Top Resources for Finding Your Scottish Ancestors

No items found.

Where to Find Your Scottish Ancestors – Guest Article by Christine Woodcock, Director of Genealogy Tours of Scotland

Top Resources for Finding Your Scottish Ancestors

Photo Credit: postaletrice via Compfight cc

For those of us fortunate enough to have ancestors with Scottish heritage, researching is a fairly easy task. Knowing where to look is usually where we get tied up. Following these hints should help.

Remember: If you ever get stuck or have any questions, professional help from the largest research firm in the world is only a phone call (888-509-1130) or email ( away.

Getting Started Researching Your Scottish Ancestors

First, you need to know where in Scotland your ancestors lived. If you don’t know this, try reaching out to others. You can do this by visiting the following websites.

FamilySearch – FamilySearch is free to use and you can start by researching genealogies already submitted here. Please remember that you still need to check the actual records and documents for yourself to make sure that you are researching the correct family.

GenesReunited – This is by far the best place to connect with others that are researching your same ancestors. Upload your Gedcom and let the smart match filters connect you with others who are researching your ancestors. The connections you make will be distant family members. The subscription for the year is £20.20 ($31.67usd), but you do not need to subscribe to search the records. A basic membership is all you need so that you can be matched up with others and discover where your ancestors lived.

ScotlandsPeople – Once you know what part of Scotland your ancestors were from, you need to visit the this website. ScotlandsPeople is for the records of the General Register (GRO). Their website is the repository for all official documents: birth, marriage, death, census, wills and testaments.

Some tips on using

  • ScotlandsPeople is a pay-per-view site, so be prepared. You can purchase 30 credits for £7. It is one credit to view the index and five additional credits to view the image of the record. So, 6 credits to get to that point. Credits are purchased in bundles of 30 and are good for one year from the date of purchase. So, if you purchase 30 credits on May 1, they will last you until April 30 of next year. If in June, you decide to give genealogy up for the summer and have 4 credits left, when you resume your research in September, you can add 30 credits to your existing 4 and you will then have 34 credits for one year from September! (Just like roll-over minutes on a phone plan!)
  • Civil Registration didn’t start until 1855. Before that date, you need to look at the Old Parish Registers (OPRs). Find that link on the left hand side of the website and enter the data fields. You will get very little information from the OPRs, so don’t be too disappointed.
  • Census & Birth records are accessible to the public after 100 years. On the birth records, you will find the maiden name of the mother, which will help you to build her family tree (again, check for her family on the census returns under her maiden name and you will come up with her siblings as well). You will also find the date and place of marriage for the parents of the new baby. This will give you the information you need to proceed with searching marriage records.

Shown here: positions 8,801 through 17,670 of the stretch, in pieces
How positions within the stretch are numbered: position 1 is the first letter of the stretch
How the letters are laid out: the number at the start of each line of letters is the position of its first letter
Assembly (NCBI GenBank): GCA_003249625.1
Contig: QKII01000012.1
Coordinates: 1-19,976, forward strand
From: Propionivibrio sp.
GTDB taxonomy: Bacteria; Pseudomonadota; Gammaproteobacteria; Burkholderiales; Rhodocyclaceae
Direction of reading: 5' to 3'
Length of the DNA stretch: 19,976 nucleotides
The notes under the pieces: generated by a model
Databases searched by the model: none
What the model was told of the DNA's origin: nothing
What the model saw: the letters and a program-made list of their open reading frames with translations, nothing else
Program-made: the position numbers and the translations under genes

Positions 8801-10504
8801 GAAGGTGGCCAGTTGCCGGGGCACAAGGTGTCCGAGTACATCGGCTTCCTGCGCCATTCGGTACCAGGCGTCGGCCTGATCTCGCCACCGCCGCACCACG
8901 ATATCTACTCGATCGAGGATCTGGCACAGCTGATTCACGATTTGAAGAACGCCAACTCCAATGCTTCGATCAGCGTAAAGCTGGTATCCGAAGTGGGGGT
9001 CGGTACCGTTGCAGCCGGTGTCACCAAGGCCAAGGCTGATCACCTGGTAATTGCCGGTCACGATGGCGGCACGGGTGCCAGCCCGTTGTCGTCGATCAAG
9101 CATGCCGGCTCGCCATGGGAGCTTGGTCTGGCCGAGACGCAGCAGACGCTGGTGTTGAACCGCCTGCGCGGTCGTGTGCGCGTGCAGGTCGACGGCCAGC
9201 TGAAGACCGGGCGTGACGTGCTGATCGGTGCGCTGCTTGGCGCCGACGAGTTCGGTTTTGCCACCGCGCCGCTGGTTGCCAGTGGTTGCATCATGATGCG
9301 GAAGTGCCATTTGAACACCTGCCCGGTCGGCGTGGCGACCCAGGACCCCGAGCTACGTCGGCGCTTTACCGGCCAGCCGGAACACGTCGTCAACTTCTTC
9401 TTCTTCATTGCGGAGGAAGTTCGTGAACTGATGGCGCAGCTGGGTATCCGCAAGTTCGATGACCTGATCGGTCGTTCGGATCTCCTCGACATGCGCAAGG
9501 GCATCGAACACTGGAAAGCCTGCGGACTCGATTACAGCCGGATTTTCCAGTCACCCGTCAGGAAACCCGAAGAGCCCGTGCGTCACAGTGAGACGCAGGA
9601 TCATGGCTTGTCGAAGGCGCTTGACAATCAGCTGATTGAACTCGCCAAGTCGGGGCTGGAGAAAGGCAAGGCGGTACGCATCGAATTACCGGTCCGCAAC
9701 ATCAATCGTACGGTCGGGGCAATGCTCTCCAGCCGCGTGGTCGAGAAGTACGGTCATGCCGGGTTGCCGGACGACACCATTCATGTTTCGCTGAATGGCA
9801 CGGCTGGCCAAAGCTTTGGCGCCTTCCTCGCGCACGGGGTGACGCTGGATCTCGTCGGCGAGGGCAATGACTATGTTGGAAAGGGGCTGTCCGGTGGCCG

• Marriage Records are accessible after 75 years. On the marriage record, you will find the names for each partner’s parents, the occupation of each partner and for each father. Because of the information available, marriage records will always get you one generation back.
  • Death Records are accessible after 50 years. The death records will list the name of the deceased, including her maiden name in the event of a woman’s death, the name of the spouse, the place and cause of death. It will also give you some indication of the length of the illness that caused the death in the event that it was from anything other than old age.

Visiting these websites will give you a good start in researching your Scottish Ancestors. Once you are ready to start adding details to the lives of your ancestors, you can check the records available on other websites like Ancestry (UK) and Findmypast (UK). Here you can search military records, occupation records, education records, passenger lists, passport applications and other documents.

I wish you the best of luck as you start your quest to discover all that you can about your Scottish ancestors, and your own Scottish heritage in the process.

About Christine:

Blogger and lecturer Christine Woodcock is the Director of Genealogy Tours of Scotland

You can also use the following list of additional Scottish ancestry resources from Crestleaf to help aid you in your search.

How to Find Your Scottish Ancestors: Scottish Genealogy Resources

Scottish Census Records

Scottish Birth, Marriage & Death Records

Scottish Church & Parish Records

Scottish Military Records & Information

Scottish Immigration/Emigration Records & Passenger Lists

Scottish Surname/Forename Search & Meanings

Scottish Publications, Archives, Libraries and Collections

Scottish Graveyards & Burial Indexes

Scottish Genealogical & Family History Societies & Associations

Other Great Scottish Genealogy Resources

Are we missing some Scottish genealogy resources? Let us know about them in the comments!

This entry was originally posted by Crestleaf in Genealogy Records, Genealogy Resources, Genealogy Tips and tagged family history, genealogy resources, Scottish genealogy on June 2, 2015 by Natalie L.Like what you read? Subscribe to the blog above and automatically receive our next article.

Thank you! Your submission has been received!
Oops! Something went wrong while submitting the form.
Written by


June 10, 2015
Wesley is the founder of

Additional ARTICLES